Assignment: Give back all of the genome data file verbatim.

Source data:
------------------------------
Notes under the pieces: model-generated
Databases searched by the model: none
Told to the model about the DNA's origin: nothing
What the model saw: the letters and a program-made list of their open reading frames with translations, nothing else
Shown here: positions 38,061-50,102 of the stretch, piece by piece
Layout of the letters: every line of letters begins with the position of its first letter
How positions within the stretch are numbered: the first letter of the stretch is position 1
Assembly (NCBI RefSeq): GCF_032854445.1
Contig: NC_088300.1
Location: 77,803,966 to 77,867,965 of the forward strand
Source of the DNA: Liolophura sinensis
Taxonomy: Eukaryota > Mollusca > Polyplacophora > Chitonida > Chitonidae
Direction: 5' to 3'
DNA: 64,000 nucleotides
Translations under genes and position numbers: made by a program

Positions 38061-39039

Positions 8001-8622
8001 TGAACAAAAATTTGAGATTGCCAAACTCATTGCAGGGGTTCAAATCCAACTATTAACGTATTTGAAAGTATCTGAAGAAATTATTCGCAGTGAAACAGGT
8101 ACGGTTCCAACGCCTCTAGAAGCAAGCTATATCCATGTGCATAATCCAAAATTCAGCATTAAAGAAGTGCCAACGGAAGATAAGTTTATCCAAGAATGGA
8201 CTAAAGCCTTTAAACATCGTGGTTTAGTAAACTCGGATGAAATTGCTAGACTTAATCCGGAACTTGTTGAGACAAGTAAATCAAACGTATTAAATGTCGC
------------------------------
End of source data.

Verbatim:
Notes under the pieces: model-generated
Databases searched by the model: none
Told to the model about the DNA's origin: nothing
What the model saw: the letters and a program-made list of their open reading frames with translations, nothing else
Shown here: positions 38,061-50,102 of the stretch, piece by piece
Layout of the letters: every line of letters begins with the position of its first letter
How positions within the stretch are numbered: the first letter of the stretch is position 1
Assembly (NCBI RefSeq): GCF_032854445.1
Contig: NC_088300.1
Location: 77,803,966 to 77,867,965 of the forward strand
Source of the DNA: Liolophura sinensis
Taxonomy: Eukaryota > Mollusca > Polyplacophora > Chitonida > Chitonidae
Direction: 5' to 3'
DNA: 64,000 nucleotides
Translations under genes and position numbers: made by a program

Positions 38061-39039

Positions 8001-8622
8001 TGAACAAAAATTTGAGATTGCCAAACTCATTGCAGGGGTTCAAATCCAACTATTAACGTATTTGAAAGTATCTGAAGAAATTATTCGCAGTGAAACAGGT
8101 ACGGTTCCAACGCCTCTAGAAGCAAGCTATATCCATGTGCATAATCCAAAATTCAGCATTAAAGAAGTGCCAACGGAAGATAAGTTTATCCAAGAATGGA
8201 CTAAAGCCTTTAAACATCGTGGTTTAGTAAACTCGGATGAAATTGCTAGACTTAATCCGGAACTTGTTGAGACAAGTAAATCAAACGTATTAAATGTCGC